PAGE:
Due to the lack of walls, moat and stables, elements that characterize most of the medieval military buildings, the absence of internal corridors that imposed, therefore, a compulsory path, the presence of the oldest bathrooms in history and the strong symbolism of which it is imbued, scholars attributed Castel del Monte the most diverse functions: temple of knowledge, secluded place to study or even a wellness center on the model of the Arab hammam. Moreover, due to its octagonal shape, which recalls the geometric form of a crown, it is assumed that the building was built as a monument symbol of the imperial power of Frederick II. 


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The proclamation of the site and the criteria for its inclusion

In 1996 the site was declared a UNESCO World Heritage Site since it is of "outstanding universal value" in its formal perfection and its harmonious blending of cultural elements from northern Europe, the Muslim world and classical antiquity. Moreover, Castel del Monte is a unique masterpiece of medieval architecture, reflecting the humanist ideas of its founder, Frederick II of Hohenstaufen.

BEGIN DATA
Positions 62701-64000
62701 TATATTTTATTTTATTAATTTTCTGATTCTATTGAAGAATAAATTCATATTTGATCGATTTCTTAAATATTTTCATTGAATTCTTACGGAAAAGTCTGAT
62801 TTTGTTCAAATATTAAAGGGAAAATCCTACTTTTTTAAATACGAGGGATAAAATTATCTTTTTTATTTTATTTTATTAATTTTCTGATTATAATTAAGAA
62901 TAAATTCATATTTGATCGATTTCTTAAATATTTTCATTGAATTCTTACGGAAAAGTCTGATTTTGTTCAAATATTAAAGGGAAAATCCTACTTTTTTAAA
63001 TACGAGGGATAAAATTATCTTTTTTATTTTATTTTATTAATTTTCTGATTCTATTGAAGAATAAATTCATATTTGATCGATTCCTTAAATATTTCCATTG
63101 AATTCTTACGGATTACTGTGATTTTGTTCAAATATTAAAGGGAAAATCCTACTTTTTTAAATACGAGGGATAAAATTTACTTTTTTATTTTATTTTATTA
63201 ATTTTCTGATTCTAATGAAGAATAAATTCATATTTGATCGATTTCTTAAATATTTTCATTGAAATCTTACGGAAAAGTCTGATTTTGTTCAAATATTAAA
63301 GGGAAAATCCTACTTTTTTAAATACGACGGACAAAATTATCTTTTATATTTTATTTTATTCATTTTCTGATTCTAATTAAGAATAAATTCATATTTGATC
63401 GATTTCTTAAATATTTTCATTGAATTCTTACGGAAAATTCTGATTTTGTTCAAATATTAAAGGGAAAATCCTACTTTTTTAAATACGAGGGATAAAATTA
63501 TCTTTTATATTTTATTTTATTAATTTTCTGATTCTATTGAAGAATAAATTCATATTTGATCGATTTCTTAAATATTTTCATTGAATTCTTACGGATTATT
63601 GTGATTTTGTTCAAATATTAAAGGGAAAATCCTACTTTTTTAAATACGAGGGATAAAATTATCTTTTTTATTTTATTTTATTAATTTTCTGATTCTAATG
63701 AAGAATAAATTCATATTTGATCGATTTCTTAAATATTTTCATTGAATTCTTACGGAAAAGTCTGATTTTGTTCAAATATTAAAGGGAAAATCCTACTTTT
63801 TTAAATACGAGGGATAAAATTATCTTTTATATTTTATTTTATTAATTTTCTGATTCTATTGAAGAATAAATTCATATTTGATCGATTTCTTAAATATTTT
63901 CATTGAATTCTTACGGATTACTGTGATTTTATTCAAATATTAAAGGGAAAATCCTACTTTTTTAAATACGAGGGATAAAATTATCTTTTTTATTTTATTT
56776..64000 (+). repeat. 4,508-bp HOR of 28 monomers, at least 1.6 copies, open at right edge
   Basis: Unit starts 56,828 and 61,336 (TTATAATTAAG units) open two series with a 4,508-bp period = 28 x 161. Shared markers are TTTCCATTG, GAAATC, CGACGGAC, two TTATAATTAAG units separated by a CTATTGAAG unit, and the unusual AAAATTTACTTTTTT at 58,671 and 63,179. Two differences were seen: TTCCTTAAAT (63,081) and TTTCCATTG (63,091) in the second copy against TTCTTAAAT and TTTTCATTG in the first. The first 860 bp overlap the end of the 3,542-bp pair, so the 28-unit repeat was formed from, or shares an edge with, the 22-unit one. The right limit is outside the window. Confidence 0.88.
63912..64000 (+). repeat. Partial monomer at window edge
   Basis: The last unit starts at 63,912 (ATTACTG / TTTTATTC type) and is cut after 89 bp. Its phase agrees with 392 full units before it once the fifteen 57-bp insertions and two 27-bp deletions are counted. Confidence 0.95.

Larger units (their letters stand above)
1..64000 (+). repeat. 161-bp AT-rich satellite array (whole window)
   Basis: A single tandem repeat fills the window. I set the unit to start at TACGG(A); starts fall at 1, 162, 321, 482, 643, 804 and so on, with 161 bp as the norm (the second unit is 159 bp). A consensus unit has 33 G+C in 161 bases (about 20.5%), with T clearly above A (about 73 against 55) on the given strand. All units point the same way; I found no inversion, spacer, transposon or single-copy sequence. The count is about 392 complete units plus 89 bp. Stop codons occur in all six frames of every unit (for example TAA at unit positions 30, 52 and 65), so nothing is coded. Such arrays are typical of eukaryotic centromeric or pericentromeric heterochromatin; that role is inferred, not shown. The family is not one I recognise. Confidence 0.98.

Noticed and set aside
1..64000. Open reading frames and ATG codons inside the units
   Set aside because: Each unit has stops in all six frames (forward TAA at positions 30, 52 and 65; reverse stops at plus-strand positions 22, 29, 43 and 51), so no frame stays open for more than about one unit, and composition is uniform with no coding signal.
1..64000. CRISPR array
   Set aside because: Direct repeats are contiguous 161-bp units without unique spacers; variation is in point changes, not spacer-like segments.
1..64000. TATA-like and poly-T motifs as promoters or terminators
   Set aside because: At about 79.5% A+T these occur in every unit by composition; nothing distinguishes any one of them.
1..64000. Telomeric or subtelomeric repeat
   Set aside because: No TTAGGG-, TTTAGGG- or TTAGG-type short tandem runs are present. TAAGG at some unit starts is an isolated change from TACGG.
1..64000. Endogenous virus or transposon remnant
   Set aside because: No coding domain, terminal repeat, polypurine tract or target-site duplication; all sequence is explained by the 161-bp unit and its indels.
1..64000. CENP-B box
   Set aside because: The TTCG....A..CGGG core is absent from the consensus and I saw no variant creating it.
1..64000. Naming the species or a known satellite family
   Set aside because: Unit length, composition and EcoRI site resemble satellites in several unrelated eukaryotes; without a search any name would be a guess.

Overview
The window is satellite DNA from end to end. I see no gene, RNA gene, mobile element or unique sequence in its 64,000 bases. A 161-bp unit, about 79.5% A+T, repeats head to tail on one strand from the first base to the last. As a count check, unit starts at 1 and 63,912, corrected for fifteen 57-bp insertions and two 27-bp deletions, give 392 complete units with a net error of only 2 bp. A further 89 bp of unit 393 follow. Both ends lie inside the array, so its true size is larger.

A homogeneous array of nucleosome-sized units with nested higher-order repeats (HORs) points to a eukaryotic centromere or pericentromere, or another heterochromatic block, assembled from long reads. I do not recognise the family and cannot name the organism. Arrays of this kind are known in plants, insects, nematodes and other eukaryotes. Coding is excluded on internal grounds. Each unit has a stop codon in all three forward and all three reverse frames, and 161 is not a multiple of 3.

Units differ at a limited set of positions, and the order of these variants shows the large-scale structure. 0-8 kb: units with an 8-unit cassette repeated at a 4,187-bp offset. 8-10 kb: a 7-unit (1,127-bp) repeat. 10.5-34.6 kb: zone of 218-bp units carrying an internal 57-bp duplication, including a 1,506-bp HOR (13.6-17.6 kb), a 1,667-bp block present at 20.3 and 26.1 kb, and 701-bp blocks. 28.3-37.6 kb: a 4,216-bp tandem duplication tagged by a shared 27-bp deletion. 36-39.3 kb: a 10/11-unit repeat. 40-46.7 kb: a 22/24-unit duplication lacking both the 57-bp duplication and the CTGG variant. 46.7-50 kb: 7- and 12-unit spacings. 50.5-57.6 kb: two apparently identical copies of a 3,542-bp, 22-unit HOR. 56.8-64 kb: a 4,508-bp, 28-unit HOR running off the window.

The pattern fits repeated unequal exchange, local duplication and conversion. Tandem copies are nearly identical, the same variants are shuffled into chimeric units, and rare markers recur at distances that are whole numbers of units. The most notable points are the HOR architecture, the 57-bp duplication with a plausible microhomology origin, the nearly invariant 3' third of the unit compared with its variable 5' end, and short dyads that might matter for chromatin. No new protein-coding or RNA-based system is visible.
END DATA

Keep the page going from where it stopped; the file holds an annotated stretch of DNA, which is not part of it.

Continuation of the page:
The inclusion on the Unesco list is motivated by three criteria: (i) given its formal perfection and harmonious blending of cultural elements from northern Europe, the Muslim world and classical antiquity, Castel del Monte is a unique masterpiece of medieval military architecture which reflects the humanist ideas of its founder, Frederick II of Hohenstaufen; (ii) inseparably linked to Frederick II of Hohenstaufen, the building of Castel del Monte illustrates the cosmopolitan spirit of the Emperor who brought together Greek, Arab, Italian and Jewish scholars to his court in Palermo. This designates him as one of the precursors of the modern humanists; (iii) symbolic of the Mediterranean policy of a Germanic Emperor who was born at Iesî, brought up in Sicily and attracted at a very early age by the Oriental world, Castel del Monte combines intellectual and moral elements from the great Mediterranean civilizations in one creation.